Urbanization occurs when people move from rural to urban areas so that the proportion of people living in cities increases while the proportion of people living in the country diminishes. This migration is often motivated by economic factors. Indeed, the world's population has urbanized quickly. In 1900, just 13% of people lived in cities; by 1950, the proportion rose to 29%, and according to projections. By 2030, the proportion could reach 60%, or nearly 5 billion people.
Urbanization generally occurs with modernization and industrialization. Modernization and industrialization pull people to cities at the same time that they push people from rural homes. A major contributing factor is known as "rural flight. " In rural areas, often on small family farms, it is difficult to improve one's standard of living beyond basic sustenance. Farm living depends on unpredictable environmental conditions and in times of drought, flood, or pestilence, survival is difficult. In modern times, industrialization of agriculture has negatively affected the economy of small- and middle-sized farms and strongly reduced the size of the rural labor market.
As more and more people leave villages and farms to live in cities, urban growth results. The rapid growth of cities like Chicago in the late nineteenth century and Mumbai a century later can be attributed largely to rural-urban migration. This kind of growth is especially commonplace in developing countries. Urbanization occurs naturally from individual and corporate efforts to reduce time and expense in commuting and transportation while improving opportunities for jobs, education, housing, entertainment, and transportation. Living in cities permits individuals and families to take advantage of the opportunities of proximity, diversity, and marketplace competition. Due to their high populations, urban areas can also have much more diverse social communities than rural areas, allowing others to find people like them.
Economic and Environmental Effects of Urbanization
Urbanization has significant economic and environmental effects on cities and surrounding areas. As city populations grow, they increase the demand for goods and services of all kinds, pushing up prices, especially the price of land. As land prices rise, the local working class may be priced out of the real estate market and pushed into less desirable neighborhoods.
Growing cities also alter the environment. For example, urbanization can create urban heat islands. Heat islands are formed when industrial and urban areas are developed and reduce the amount of land covered by vegetation or open soil. In rural areas, the ground helps regulate temperatures by using a large part of the incoming solar energy to evaporate water in vegetation and soil. This evaporation, in turn, has a cooling effect. But in cities, where less vegetation and exposed soil exists, the majority of the sun's energy is absorbed by urban structures and asphalt. During the day, cities experience higher surface temperatures because urban surfaces produce less evaporative cooling. Additional city heat is given off by vehicles and factories, as well as by industrial and domestic heating and cooling units. Together, these effects can raise city temperatures by 2 to 10 degrees Fahrenheit (or 1 to 6 degrees Celsius).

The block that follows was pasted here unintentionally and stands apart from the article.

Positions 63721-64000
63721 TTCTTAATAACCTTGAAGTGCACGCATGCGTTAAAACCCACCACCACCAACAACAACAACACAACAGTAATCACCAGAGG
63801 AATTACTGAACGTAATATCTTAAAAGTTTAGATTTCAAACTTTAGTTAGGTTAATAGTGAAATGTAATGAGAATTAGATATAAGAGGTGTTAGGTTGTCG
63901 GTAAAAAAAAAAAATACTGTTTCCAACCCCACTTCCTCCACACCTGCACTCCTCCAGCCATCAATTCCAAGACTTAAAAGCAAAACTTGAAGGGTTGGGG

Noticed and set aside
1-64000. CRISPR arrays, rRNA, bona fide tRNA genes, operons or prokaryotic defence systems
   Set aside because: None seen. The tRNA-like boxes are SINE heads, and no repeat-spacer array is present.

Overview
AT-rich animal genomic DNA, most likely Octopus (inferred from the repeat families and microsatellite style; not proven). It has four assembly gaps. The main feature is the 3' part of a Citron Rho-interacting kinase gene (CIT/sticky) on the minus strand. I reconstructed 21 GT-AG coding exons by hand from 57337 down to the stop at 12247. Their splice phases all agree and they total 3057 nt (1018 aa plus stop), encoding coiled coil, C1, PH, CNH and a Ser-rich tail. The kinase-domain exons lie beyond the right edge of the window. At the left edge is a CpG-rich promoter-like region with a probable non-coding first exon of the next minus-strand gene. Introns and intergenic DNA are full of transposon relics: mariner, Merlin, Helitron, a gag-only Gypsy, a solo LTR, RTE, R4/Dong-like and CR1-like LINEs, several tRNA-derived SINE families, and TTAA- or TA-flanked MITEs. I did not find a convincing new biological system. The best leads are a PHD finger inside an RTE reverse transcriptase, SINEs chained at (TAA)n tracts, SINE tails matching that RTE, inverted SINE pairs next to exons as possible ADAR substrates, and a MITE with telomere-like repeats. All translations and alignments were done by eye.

Suburbanization and Counterurbanization
Recently, in developed countries, sociologists have observed suburbanization and counterurbanization, or movement away from cities, which may be driven by transportation infrastructure or social factors like racism. In developed countries, people are able to move out of cities while maintaining many of the advantages of city life because of improved communications and means of transportation. In fact, counterurbanization appears most common among the middle and upper classes who can afford to buy their own homes.
In the United States, suburbanization began in earnest after World War II, when soldiers returned from war and received generous government support to finance new homes. These young men were also interested in settling down, buying their own homes, and achieving independence and a less hectic daily life with a more affordable cost of living than they could find in cities. Thus, suburbs were built. Smaller cities located on the edges of the larger city, which often include residential neighborhoods for those working in the area. Suburbs grew dramatically in the 1950s when the U.S. interstate highway system was built, and automobiles became affordable for middle class families. Around 1990, another trend emerged, called "exurbanization. " Upper class city dwellers moved out of the city, beyond the suburbs, to live in high-end housing in the countryside.
Suburbanization may be a new urban form. Rather than densely populated centers, cities may become more spread out, composed of many interconnected smaller towns. In any case, the history of suburbanization calls into question depictions of urbanization as a one-way process. Rather, the modern U.S. experience has followed a circular pattern over the last 150 years, from a largely rural country, to a highly urban country, to a country with significant suburban populations.